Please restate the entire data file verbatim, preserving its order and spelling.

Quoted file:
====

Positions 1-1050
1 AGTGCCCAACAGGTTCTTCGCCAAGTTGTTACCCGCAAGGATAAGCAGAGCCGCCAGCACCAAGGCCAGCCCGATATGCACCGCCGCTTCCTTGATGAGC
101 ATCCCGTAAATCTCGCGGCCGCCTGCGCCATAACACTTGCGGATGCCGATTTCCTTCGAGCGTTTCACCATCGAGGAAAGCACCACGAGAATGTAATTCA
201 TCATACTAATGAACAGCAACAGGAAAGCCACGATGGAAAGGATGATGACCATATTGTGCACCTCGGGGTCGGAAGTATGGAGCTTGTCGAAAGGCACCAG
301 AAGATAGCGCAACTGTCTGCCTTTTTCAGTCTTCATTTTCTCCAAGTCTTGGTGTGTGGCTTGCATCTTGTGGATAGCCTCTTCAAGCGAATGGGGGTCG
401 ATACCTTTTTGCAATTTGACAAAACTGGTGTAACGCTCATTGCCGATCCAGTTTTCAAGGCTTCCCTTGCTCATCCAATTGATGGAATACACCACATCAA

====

Positions 1-1050
1 AGTGCCCAACAGGTTCTTCGCCAAGTTGTTACCCGCAAGGATAAGCAGAGCCGCCAGCACCAAGGCCAGCCCGATATGCACCGCCGCTTCCTTGATGAGC
101 ATCCCGTAAATCTCGCGGCCGCCTGCGCCATAACACTTGCGGATGCCGATTTCCTTCGAGCGTTTCACCATCGAGGAAAGCACCACGAGAATGTAATTCA
201 TCATACTAATGAACAGCAACAGGAAAGCCACGATGGAAAGGATGATGACCATATTGTGCACCTCGGGGTCGGAAGTATGGAGCTTGTCGAAAGGCACCAG
301 AAGATAGCGCAACTGTCTGCCTTTTTCAGTCTTCATTTTCTCCAAGTCTTGGTGTGTGGCTTGCATCTTGTGGATAGCCTCTTCAAGCGAATGGGGGTCG
401 ATACCTTTTTGCAATTTGACAAAACTGGTGTAACGCTCATTGCCGATCCAGTTTTCAAGGCTTCCCTTGCTCATCCAATTGATGGAATACACCACATCAA